The reason this team composition is so important is because of the context diverse expertise brings to the data that is driving AI solutions. For example, participants in the discussion described diagnostic tools using AI, and noted that data scientists realize this requires pattern recognition and signal detection in a successful program. The attendees explained this need for taxonomic discussions with data scientists when designing AI solutions for R&D to ensure these processes are in place. They also agreed that this type of collaboration and team diversity can unlock siloes in R&D organizations and bring many voices together to build better solutions.
Quality in, quality out
Another benefit to leveraging expertise across disciplines is that it can produce the high-quality data needed to drive effective AI solutions. As participants noted during the discussion, financial companies publish quarterly reports and the data is presented in a clean, orderly way. In healthcare, immense amounts of important data are never used because the organizations that hold it don’t have the time or ability to curate it. The National Institutes of Health, for instance, holds terabytes of data about hundreds of diseases, but if it’s not adequately curated, it can’t be entered into an AI program.
By bringing in different expertise, and often through leveraging partner organizations, biotech firms can develop harmonized, clean data repositories that are effective for AI-driven R&D tools. And the benefits could be massive—for example, as our group discussed, only about 10% of clinical trials are successful and finish within budget. These trials are the lifeblood of biotech companies, and AI solutions can increase the percentage of successful, on-budget trials by finding breakthroughs faster or overcoming roadblocks sooner. Participants all agreed that clinical trial design and planning is another area within healthcare where AI has proven to be very effective. With the power of advanced technologies and quality data to drive them, biotech companies can overcome that hype we keep hearing about and begin to see real growth in innovation.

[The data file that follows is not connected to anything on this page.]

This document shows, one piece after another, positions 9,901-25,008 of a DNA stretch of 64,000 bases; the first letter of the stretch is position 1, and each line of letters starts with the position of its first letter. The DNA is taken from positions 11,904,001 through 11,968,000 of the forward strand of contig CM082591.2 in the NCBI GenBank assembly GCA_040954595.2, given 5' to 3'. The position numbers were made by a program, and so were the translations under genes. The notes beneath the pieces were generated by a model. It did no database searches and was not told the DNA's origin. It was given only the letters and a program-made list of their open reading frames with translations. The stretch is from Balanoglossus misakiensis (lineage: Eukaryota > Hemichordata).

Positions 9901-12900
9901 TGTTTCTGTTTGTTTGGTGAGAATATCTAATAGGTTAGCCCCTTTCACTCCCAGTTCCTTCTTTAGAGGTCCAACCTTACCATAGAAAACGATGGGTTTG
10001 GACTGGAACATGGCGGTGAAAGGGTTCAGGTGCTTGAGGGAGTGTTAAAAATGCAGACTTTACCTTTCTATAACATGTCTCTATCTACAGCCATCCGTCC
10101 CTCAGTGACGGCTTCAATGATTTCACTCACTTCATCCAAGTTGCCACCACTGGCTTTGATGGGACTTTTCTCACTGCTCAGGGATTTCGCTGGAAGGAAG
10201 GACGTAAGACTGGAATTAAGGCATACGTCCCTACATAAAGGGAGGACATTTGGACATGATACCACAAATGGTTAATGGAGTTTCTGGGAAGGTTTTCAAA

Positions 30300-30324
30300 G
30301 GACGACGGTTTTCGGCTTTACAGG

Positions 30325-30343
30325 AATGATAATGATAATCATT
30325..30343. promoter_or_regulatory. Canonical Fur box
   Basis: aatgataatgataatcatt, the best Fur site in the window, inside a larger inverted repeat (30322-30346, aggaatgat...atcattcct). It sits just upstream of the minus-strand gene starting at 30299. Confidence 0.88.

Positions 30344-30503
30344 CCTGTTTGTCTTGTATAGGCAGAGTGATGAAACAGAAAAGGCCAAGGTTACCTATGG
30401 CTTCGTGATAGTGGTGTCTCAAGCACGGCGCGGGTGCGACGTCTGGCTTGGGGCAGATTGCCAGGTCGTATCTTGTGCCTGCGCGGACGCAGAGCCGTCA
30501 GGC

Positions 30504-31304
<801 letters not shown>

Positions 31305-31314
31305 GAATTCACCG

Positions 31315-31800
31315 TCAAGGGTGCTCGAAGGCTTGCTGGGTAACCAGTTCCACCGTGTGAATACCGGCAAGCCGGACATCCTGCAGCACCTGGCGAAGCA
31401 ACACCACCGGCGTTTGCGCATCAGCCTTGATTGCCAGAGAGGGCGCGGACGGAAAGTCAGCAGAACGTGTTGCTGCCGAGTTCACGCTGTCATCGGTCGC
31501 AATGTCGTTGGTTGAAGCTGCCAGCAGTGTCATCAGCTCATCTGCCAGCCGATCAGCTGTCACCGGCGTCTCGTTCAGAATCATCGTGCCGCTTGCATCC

As a scientific information solutions specialist, CAS understands the problem of data quality and is aiming to solve it by 1) partnering with other organizations that have large repositories of data, like universities and pharma companies, to harmonize and improve their data assets and 2) building, curating and managing our own world-class collection of scientific data extracted from the global body of published scientific literature over the past 100 years.
The value of these resources was made abundantly clear at our Milken Future of Health discussion, and we’re excited to be a part of this evolution in the biopharma R&D industry. To find out more about how CAS is creating a path forward for healthcare AI, read our recent case study that quantifies the impact of high quality data on machine learning outcomes.